Securitization of Receivables Under U.S. GAAP

Securitization of receivables under U.S. GAAP is the bundling of loans or receivables and sold to a third party. Lenders gain two advantages with this method. The first advantage is the sale of the bundled loans. It reduces the financial risk for the company. It reduces the risk because when the lender sells a portfolio. the buyer or guarantor assumes a portion of the total risk. This way the lender and guarantor share the risk between them. The other advantage from the sale of the bundle loans is that the portfolio can be sold for a profit to the lender.

FASB ASC 860 – Transfers and Servicing

FASB covers the securitization of receivables under ASC 860 – Transfers and Servicing. Under ASC 860, a two-step approach needs to be done in order to transfer a securitized receivable from a lender to a guarantor. The lender would create a securitization entity (SE). This entity can take the form of a trust or a corporation which is separate from the lender. The SE only purpose is to transfer the securitized receivables. The next step is when the lender sells the receivables to the SE. When this happens, several events occur. The receivable is no longer with the lender. The transfer would be considered a sale. In a case where the lender was to go bankrupt, the securitized receivable is safe from repossession.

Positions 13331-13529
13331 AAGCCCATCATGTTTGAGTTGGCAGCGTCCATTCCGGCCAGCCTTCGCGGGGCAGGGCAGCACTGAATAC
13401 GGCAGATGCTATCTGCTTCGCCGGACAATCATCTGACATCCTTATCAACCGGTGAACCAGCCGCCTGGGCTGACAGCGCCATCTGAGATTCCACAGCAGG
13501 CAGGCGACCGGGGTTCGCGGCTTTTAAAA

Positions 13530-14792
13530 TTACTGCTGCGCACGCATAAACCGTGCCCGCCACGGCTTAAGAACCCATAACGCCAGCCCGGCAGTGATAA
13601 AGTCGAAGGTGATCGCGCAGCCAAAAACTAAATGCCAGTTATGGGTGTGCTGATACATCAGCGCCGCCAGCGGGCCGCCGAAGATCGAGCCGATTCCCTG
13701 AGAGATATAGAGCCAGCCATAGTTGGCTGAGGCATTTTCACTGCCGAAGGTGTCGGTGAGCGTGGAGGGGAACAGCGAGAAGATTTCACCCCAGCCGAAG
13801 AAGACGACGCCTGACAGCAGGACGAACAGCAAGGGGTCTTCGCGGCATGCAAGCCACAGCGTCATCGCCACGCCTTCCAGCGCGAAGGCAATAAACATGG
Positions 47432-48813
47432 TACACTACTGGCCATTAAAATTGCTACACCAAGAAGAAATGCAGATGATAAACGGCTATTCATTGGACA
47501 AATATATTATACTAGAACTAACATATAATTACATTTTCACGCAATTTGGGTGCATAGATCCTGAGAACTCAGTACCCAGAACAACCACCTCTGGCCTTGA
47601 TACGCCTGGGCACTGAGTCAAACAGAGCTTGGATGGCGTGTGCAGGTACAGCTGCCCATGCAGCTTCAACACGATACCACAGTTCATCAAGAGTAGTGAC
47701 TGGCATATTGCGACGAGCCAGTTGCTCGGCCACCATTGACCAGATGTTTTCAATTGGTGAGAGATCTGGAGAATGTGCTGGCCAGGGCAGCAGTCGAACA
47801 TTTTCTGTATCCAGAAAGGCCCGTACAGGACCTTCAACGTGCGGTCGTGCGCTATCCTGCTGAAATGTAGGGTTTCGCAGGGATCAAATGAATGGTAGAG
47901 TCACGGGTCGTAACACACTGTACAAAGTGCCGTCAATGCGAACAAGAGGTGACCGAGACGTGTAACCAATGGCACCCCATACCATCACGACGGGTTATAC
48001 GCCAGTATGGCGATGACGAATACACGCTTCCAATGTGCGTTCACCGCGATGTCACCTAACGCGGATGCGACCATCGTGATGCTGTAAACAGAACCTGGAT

Advantages in Securitization of Receivables

The advantages in the securitization of receivables are that it allows lenders to hedge or minimize their risk exposure by the loan. While also making a profit from the “sale” of the loan to a SE. In doing so, the “sale” of the loan is a win-win approach. This practice comes with several disadvantages, such as the overvaluation of the “sale”. The sale of the securitized loan has an inflated cost when a SE or a third party purchases it. If the portfolio on receivable has a higher risk, comparing it to the less risky portfolio the value would be higher. The unsystematic risk increases the price of the portfolio while the present value of the loans remains the same. Another disadvantage is how easy it can be for the lender to take the loans that may have the risk to become bad loans on their balance sheets.


In my opinion, I’m recommending the same implementation that took effect after the Great Recession of 2009. The implementation of more stringent disclosures and notes on the financial statements. The consolidation of financial statements between parent and subsidiaries.

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